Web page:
Heather: I do want to caution that some of these numbers can be clouded by where those values are hidden. Is it all in inventories or is there some actually in cash? We may need to tease that out by going a little bit deeper. If you are building cash reserves, one of the easiest ways to do that is to pay down the credit line. Some farms think that getting a couple of notes off of their payment schedule sounds really great. If they can get rid of a piece of equipment in order to drop that payment, they think that that sounds like a really great idea. It may only save them a few hundred dollars a month on debt payments, whereas paying down that line of credit really gives a lot more flexibility to the farm. If they are able to get a line of credit paid down, it's still available to draw back out if something happens and they need that cash available.
Heather: Those are some areas we really want to work on. Mike has touched on the debt question a few times here. Even with a strong couple of years from 2019 through 2021, we really haven't seen a lot of movement on that debt level. When we look at debt to EBITA, we're looking at how many dollars of debt the farm has to every dollar of earnings. We really want to see that number below that $5 mark; really under $4 would be great. We just really haven't seen it improve a whole lot at this point. Farms really are re-borrowing. We touched on that capital purchases number that is staying strong whether we have a positive net income year or not. This is something we want to watch and be cognizant of.
Heather: When you're looking at percent equity, how can you really focus on getting that farm in position to make some improvements that are going to position their farms to have that presence and that competitive nature with the rest of the dairy industry? What is the relationship between percent equity, which is the overall health of your balance sheet, and that debt to EBITDA ratio? We want to see that percent to equity looking fairly strong. We want to make sure that our farms are utilizing debt smartly and understand where that debt is going. Is it all in equipment debt? Is it operating debt? Where are they focusing on that, and how can we really get them to address some of these questions that really puts them in a strong position to take advantage of opportunities when they see them? We've got a strong milk price here, so how can we use it as a good opportunity, rather than just looking at some of the challenges that we see in front of us today?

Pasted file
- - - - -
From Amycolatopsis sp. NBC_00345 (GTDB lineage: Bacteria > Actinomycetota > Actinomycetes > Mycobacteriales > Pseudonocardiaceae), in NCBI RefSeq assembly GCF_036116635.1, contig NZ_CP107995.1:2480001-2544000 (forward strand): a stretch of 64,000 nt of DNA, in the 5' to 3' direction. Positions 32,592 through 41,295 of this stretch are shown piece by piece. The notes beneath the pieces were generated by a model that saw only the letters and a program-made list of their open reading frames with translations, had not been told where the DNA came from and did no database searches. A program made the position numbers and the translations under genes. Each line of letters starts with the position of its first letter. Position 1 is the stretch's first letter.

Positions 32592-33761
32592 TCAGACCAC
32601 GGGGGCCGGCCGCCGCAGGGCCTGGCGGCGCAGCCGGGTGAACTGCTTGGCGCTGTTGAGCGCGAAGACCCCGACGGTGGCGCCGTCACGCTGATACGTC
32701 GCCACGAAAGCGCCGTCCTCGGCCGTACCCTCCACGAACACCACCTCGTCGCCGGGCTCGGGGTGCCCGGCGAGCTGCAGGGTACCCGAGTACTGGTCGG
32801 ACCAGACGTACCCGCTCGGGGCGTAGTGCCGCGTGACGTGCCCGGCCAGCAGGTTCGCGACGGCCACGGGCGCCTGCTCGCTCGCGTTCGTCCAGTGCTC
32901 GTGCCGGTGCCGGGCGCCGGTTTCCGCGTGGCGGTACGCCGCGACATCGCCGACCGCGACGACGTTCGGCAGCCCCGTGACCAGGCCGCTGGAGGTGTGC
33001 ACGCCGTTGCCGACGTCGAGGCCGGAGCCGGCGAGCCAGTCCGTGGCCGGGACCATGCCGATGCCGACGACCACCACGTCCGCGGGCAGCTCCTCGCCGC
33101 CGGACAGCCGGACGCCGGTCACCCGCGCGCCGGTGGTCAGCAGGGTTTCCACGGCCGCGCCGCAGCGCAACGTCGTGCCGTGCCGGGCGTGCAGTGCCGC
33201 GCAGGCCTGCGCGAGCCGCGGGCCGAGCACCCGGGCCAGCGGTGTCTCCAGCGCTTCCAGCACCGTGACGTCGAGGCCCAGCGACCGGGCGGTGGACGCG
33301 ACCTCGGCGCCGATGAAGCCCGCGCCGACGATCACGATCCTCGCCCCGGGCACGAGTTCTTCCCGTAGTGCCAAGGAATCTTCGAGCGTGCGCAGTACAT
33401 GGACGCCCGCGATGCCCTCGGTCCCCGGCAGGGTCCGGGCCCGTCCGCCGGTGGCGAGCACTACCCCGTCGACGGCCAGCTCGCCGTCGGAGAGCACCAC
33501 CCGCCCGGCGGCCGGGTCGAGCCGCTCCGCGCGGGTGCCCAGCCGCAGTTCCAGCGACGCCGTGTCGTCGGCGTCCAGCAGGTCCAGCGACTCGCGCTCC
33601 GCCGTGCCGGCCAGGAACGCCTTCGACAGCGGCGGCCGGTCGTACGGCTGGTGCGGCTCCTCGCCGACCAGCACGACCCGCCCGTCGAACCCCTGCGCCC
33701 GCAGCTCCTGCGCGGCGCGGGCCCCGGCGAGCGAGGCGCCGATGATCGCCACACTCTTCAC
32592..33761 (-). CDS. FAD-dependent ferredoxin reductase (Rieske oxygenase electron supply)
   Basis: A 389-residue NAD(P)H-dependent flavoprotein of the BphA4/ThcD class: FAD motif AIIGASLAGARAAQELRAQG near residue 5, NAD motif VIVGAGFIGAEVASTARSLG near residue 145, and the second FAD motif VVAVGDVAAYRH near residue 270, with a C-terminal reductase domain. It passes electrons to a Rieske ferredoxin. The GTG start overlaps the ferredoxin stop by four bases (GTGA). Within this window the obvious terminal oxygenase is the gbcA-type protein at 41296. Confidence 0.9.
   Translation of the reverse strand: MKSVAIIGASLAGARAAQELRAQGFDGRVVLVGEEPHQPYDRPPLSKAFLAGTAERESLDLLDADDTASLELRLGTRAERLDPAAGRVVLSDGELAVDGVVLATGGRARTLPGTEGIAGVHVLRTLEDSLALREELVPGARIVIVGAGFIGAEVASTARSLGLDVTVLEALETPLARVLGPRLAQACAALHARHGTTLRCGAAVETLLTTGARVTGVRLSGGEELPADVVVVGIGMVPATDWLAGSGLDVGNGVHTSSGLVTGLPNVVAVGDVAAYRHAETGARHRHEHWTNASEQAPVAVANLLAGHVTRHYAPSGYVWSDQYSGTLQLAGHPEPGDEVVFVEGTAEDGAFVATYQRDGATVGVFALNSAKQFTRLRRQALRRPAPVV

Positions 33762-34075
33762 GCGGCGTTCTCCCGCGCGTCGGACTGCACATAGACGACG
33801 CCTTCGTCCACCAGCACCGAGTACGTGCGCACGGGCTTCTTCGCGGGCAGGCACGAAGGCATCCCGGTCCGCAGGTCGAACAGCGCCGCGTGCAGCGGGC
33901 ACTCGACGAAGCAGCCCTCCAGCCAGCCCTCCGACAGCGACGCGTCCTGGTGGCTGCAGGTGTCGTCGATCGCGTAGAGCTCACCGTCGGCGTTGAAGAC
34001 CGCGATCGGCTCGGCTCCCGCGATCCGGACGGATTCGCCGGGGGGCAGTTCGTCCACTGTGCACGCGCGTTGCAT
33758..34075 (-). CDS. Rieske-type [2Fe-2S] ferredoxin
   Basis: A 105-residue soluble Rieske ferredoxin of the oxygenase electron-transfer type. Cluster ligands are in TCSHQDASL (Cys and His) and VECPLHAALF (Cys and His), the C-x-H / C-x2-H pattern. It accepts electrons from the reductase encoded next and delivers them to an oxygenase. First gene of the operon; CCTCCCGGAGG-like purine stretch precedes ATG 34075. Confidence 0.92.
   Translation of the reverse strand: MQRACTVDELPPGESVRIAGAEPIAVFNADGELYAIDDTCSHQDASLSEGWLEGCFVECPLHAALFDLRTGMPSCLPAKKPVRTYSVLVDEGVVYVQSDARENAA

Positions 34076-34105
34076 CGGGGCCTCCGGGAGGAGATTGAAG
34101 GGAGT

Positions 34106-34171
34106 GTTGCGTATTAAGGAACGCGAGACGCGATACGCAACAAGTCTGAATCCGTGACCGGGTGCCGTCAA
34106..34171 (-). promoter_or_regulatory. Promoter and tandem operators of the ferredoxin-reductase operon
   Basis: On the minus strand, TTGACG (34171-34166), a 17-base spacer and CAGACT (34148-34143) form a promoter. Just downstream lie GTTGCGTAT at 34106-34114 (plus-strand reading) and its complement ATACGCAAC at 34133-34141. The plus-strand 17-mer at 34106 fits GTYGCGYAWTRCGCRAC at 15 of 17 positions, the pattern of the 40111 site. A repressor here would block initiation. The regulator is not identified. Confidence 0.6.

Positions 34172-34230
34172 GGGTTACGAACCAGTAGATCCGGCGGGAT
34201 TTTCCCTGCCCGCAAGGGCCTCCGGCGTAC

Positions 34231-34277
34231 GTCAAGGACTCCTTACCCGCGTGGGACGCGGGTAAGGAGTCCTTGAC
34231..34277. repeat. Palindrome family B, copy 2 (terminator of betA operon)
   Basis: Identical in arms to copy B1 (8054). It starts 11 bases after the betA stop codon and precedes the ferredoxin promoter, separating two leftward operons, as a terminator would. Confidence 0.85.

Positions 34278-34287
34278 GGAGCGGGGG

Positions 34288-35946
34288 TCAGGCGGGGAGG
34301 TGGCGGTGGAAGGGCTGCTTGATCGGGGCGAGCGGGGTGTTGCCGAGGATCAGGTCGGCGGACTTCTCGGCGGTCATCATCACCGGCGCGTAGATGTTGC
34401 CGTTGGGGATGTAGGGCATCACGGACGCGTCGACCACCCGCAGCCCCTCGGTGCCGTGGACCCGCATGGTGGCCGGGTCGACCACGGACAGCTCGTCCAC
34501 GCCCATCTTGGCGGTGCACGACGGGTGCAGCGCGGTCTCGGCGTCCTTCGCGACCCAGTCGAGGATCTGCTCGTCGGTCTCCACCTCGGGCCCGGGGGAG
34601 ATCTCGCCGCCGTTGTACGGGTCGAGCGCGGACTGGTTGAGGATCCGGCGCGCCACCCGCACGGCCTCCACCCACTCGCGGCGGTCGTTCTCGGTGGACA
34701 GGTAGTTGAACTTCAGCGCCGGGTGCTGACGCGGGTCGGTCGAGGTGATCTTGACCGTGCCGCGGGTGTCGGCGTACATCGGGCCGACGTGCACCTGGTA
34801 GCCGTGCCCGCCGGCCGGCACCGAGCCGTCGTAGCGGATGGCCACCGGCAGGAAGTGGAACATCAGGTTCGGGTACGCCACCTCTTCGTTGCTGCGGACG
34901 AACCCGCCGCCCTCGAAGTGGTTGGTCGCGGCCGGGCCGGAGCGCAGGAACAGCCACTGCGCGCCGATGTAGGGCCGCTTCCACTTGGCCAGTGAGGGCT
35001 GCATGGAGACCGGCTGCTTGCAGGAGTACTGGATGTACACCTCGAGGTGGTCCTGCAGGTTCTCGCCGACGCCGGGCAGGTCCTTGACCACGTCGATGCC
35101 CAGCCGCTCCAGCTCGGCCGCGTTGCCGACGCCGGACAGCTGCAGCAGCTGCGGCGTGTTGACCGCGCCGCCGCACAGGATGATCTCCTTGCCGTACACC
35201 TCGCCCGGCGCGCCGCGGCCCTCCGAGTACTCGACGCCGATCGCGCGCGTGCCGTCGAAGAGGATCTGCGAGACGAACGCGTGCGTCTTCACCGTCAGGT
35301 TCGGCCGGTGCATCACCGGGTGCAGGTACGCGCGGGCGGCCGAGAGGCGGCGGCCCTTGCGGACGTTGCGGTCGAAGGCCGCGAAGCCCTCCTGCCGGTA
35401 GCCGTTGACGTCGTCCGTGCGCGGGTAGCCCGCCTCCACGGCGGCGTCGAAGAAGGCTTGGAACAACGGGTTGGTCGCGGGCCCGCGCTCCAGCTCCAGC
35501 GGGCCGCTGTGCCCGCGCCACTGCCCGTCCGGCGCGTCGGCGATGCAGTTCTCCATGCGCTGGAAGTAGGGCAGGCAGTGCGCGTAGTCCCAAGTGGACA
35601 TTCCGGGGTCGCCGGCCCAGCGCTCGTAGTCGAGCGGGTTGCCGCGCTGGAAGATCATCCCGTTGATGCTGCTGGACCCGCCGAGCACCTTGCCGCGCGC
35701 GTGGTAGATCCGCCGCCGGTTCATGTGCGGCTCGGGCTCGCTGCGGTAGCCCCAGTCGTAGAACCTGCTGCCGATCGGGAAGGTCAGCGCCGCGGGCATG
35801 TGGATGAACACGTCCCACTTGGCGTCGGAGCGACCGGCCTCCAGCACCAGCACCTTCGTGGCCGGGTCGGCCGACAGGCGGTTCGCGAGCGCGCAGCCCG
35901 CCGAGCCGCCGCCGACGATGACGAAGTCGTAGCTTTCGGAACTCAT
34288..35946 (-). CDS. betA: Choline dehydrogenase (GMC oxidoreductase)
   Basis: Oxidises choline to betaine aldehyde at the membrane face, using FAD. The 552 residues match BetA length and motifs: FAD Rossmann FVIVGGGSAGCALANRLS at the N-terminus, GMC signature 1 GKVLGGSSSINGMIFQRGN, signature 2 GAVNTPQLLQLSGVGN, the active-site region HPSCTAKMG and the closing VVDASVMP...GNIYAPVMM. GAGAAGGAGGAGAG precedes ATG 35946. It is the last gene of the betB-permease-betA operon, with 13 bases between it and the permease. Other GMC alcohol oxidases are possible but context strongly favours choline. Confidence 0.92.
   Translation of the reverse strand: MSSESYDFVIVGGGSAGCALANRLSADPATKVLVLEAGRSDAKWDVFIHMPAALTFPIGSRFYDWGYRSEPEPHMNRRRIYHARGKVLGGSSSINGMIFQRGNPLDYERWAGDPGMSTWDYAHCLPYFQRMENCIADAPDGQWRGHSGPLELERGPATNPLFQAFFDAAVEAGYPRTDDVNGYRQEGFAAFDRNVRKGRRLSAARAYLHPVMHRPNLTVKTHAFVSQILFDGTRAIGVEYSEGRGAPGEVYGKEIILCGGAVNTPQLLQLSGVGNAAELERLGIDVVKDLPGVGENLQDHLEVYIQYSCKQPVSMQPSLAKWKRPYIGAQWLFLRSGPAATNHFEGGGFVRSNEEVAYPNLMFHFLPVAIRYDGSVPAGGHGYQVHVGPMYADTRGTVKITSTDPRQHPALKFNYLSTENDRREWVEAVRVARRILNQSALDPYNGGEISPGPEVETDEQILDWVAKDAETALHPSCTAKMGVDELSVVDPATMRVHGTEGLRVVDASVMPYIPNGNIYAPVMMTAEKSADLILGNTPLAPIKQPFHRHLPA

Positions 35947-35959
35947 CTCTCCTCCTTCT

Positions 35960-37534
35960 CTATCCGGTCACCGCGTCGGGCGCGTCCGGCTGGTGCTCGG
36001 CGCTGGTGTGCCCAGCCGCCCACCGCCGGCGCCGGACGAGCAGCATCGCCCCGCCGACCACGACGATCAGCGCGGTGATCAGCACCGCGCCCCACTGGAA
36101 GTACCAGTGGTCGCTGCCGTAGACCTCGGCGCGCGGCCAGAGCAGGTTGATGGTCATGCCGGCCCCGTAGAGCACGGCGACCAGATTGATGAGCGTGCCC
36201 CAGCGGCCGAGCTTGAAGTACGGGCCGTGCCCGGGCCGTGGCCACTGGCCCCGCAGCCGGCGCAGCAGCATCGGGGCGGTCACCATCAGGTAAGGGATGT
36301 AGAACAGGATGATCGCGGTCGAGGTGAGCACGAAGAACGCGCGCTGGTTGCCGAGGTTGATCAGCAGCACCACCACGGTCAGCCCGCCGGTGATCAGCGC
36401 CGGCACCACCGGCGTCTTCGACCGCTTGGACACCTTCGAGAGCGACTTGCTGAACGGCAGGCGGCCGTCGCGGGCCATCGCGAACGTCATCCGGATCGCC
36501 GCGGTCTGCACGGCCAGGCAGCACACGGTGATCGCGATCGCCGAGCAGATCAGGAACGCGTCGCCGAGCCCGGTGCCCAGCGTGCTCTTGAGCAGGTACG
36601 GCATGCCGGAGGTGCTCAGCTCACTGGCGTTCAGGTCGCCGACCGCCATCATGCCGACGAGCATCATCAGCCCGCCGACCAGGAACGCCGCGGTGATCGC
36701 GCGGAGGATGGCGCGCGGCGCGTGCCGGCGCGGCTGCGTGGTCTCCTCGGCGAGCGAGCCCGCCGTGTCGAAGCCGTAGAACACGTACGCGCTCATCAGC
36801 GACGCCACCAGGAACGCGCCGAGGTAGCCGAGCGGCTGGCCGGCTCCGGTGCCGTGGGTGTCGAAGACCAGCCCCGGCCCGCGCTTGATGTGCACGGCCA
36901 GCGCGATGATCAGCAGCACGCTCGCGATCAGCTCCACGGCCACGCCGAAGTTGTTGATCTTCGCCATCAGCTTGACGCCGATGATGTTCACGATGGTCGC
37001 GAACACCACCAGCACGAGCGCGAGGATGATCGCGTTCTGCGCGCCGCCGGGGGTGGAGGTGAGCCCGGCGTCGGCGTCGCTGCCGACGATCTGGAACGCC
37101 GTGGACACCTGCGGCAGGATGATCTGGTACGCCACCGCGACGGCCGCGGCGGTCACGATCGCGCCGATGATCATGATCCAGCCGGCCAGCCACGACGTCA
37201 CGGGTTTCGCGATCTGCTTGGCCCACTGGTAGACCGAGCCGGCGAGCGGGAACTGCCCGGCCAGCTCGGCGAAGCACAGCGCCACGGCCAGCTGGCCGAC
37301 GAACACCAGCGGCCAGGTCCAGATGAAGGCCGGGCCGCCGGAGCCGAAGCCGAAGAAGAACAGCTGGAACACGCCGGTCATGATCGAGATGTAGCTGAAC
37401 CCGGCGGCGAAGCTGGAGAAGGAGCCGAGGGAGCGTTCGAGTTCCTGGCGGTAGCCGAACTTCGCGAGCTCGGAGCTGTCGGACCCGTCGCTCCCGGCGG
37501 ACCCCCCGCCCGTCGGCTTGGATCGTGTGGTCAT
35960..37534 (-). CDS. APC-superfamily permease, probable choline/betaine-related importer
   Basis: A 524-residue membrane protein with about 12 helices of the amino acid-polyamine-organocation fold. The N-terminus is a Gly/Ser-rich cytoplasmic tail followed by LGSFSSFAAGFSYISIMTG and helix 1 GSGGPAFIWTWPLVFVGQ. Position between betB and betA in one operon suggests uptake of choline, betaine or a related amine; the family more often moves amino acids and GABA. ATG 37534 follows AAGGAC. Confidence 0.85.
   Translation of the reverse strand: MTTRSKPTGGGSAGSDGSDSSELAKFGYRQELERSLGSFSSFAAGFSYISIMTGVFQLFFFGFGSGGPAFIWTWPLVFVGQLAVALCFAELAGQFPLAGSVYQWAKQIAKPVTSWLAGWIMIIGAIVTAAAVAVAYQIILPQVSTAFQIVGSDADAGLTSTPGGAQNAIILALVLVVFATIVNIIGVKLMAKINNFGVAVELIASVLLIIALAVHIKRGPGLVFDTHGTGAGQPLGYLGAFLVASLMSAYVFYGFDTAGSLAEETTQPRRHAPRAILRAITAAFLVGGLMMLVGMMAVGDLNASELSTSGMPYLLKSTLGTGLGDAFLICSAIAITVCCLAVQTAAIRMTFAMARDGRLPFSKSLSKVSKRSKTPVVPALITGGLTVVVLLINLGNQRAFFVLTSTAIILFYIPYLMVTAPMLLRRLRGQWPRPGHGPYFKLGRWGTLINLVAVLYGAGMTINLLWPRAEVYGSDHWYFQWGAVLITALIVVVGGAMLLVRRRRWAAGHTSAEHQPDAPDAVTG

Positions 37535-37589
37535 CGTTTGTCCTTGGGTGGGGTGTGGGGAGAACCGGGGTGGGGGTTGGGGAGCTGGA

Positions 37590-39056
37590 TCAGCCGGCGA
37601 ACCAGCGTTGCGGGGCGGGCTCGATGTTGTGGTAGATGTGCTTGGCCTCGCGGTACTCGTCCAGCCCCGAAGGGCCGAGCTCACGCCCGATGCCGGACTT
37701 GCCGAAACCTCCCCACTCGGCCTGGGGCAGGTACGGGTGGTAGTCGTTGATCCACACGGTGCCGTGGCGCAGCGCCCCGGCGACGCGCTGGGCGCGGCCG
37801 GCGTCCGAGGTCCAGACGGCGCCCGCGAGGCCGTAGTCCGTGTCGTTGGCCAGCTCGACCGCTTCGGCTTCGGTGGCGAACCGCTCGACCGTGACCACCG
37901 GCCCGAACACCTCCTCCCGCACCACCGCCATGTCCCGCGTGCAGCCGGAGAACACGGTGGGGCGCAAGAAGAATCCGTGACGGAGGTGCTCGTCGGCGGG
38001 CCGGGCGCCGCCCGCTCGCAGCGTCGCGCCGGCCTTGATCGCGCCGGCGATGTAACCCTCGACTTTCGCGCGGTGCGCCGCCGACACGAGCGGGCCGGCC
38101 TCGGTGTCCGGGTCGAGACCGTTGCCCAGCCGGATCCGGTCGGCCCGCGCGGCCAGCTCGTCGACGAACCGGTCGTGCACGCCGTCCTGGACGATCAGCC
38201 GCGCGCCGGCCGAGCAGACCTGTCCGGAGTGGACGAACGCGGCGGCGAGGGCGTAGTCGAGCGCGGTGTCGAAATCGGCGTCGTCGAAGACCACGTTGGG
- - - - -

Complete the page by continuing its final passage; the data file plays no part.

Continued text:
Heather: What's driving all of these numbers is that debt coverage ratio at the bottom line of cash flows. How are we driving the income to be able to cover some of these things and to pay down debt? It looks like we have had a few years of more positive debt coverage opportunities. We have had the cash to be able to cover these debt payments. If you look at that five-year average number, we've pretty much been breaking even. We need to be taking advantage of every option possible to get our balance sheet in a position to where we have the options long-term to be successful in dairy.
Mike: The bottom line to me can be summarized by the 2022 milk prices looking good at $6 higher than last year. We're going to be profitable. We're going to have a positive cash flow. We need to focus on those areas that Heather and I have discussed: build that balance sheet, control your costs, focus on production. If you do that, there are opportunities out there. Again, there is going to be a profitable year here. Talk with advisors, neighbors, and mentors about how you can take advantage of those opportunities, how you control your cost, or how you do risk management.
Mike: If you had to sum it up in a few words, make a budget, monitor it, and adjust it regularly. When I say regularly, do this on a quarterly basis. Again, 2022 is looking to be a good year. It may not be record profits, but it will be a good year where we can rebuild our balance sheet and continue to do some improvements. More importantly, if you are a business owner out there, or you're employed, have fun with what you do. I tend to always want to conclude by telling you to have fun; because if you're not enjoying what you do, you may want to rethink your business plan.